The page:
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Finkelstein and DePaul Settle

Finkelstein and DePaul Settle
September 6, 2007

Wednesday was supposed to be the day of the big showdown at DePaul University. Instead it turned out to be the day of the big compromise. DePaul and Norman Finkelstein, the professor to whom it had denied tenure, announced that he was resigning immediately. The university and Finkelstein even managed to say some nice things about one another. But while Finkelstein will be leaving, some at the university and elsewhere believe that significant academic freedom issues raised by his case are very much alive.

The statements issued by the university and Finkelstein did not contain details of their agreement and they reiterated some of the main arguments in the dispute: Finkelstein's view that outside groups had inappropriate influence in the process and the university's insistence that the tenure denial was fair.

In his remarks, Finkelstein blamed the outcome on "external pressures climaxing in a national hysteria that tainted the tenure process." But he went on to note ways in which DePaul had backed him up.

"Although DePaul's decision to deny me tenure was a bitter blow, I would be remiss in my responsibilities if I did not also acknowledge DePaul's honorable role of providing a scholarly haven for me the past six years. It is a fact, and I would want to acknowledge it, that the DePaul administration kept me on its faculty despite overwhelming external pressures. It is also a fact that my professional colleagues displayed rare rectitude in steadfastly supporting me. It is also a fact that DePaul students rose to dazzling spiritual heights in my defense that should be the envy of and an example for every university in the United States. I will miss them."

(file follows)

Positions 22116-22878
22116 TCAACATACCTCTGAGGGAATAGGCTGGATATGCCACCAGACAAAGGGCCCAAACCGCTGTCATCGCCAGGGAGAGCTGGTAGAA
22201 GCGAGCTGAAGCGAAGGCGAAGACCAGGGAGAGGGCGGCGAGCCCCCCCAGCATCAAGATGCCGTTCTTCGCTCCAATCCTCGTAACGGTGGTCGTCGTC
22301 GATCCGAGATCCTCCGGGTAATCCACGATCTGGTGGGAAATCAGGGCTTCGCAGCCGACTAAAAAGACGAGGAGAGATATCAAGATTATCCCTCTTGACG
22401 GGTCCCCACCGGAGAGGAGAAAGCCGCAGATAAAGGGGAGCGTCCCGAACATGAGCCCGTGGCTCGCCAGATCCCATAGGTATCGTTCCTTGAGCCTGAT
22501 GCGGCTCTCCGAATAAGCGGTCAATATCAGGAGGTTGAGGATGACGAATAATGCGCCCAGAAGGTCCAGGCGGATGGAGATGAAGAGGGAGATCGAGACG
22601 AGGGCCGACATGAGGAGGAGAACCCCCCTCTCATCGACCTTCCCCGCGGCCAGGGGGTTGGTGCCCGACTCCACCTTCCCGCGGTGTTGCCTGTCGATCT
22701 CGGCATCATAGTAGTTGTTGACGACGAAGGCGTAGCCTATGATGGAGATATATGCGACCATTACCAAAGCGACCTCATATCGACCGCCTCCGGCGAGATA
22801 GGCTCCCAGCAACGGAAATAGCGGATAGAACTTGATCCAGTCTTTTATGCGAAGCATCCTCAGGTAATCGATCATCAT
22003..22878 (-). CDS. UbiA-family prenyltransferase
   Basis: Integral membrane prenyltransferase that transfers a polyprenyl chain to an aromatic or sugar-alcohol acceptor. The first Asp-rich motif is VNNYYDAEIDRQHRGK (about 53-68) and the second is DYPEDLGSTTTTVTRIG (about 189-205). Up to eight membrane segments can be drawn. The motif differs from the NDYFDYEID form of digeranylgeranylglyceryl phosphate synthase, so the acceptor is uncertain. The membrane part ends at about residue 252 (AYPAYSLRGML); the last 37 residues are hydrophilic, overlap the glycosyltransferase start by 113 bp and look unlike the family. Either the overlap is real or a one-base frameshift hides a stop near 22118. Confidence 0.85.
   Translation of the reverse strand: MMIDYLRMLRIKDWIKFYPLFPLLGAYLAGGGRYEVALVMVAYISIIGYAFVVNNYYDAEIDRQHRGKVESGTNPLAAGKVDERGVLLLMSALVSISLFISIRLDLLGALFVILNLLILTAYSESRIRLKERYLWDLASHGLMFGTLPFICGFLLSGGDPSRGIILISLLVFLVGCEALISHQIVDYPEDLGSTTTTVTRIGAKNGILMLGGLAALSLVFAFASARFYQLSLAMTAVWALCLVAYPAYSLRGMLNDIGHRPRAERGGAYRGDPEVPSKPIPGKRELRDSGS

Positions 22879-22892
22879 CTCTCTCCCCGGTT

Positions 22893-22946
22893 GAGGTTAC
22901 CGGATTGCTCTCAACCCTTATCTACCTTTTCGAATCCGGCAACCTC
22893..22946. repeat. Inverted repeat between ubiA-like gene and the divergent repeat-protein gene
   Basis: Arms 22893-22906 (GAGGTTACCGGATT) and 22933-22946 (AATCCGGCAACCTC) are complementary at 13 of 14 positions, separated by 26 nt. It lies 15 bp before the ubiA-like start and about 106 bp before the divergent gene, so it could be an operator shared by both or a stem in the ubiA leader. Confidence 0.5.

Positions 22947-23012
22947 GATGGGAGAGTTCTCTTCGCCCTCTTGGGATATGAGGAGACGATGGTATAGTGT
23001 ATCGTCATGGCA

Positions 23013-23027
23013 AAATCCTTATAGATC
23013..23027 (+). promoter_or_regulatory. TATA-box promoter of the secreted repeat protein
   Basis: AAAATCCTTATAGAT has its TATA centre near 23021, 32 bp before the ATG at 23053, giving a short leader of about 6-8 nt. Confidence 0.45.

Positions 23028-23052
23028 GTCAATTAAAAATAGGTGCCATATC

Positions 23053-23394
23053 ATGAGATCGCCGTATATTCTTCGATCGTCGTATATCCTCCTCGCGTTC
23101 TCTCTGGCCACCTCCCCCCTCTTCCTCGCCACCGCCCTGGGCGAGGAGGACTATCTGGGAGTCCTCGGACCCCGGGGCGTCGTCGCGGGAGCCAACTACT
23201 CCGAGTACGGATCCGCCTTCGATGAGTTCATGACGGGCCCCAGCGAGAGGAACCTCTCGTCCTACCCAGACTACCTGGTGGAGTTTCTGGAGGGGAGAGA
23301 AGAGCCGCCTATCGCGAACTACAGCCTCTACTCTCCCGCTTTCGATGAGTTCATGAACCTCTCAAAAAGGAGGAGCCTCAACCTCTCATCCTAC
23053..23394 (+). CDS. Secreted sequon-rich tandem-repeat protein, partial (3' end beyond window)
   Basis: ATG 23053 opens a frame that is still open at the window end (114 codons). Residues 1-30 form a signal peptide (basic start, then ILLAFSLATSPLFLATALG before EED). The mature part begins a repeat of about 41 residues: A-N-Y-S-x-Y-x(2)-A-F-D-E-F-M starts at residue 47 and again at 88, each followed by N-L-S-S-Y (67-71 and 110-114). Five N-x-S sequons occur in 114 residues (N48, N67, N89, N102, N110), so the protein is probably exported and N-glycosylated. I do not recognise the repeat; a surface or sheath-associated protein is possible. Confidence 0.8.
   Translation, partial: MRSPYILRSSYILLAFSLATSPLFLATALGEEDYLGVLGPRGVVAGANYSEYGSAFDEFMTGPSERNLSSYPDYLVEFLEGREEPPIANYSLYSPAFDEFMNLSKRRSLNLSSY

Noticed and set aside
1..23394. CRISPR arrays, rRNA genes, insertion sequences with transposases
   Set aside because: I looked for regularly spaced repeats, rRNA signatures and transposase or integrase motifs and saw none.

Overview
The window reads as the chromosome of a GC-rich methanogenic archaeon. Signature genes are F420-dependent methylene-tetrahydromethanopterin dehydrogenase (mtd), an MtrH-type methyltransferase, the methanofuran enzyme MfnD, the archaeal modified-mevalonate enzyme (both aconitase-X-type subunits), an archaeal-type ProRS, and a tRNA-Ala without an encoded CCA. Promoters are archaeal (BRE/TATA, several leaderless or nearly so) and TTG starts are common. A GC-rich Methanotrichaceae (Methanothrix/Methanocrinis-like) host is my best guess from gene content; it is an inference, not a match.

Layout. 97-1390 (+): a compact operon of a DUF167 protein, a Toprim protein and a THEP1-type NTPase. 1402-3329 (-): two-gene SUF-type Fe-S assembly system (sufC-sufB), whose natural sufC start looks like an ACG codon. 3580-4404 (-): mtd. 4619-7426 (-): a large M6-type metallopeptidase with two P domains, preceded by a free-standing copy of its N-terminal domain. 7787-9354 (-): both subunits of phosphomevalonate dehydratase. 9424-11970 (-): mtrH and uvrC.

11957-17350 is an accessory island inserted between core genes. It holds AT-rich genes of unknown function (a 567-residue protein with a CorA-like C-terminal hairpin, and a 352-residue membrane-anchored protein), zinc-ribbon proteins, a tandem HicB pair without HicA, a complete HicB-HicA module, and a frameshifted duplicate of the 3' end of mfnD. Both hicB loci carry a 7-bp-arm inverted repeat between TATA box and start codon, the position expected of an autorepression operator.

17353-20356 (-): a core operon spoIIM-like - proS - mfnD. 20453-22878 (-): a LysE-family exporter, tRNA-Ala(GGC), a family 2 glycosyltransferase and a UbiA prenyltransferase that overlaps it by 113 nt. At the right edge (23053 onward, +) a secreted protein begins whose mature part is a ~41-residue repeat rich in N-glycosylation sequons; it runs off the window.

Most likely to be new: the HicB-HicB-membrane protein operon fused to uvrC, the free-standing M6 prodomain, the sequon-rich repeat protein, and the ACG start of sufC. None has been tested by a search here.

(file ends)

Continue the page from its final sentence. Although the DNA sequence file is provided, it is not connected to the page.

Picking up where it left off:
In the university's statement, it said that the tenure review was based on appropriate criteria. "Professor Finkelstein has expressed the view that he should have been granted tenure and that third parties external to the University influenced DePaul in denying tenure. That is not so. Over the past several months, there has been considerable outside interest about the tenure decision. This attention was unwelcome and inappropriate. In the end, however, it had absolutely no impact on either the process or the final outcome," the statement said. But DePaul also praised Finkelstein as "a prolific scholar and an outstanding teacher."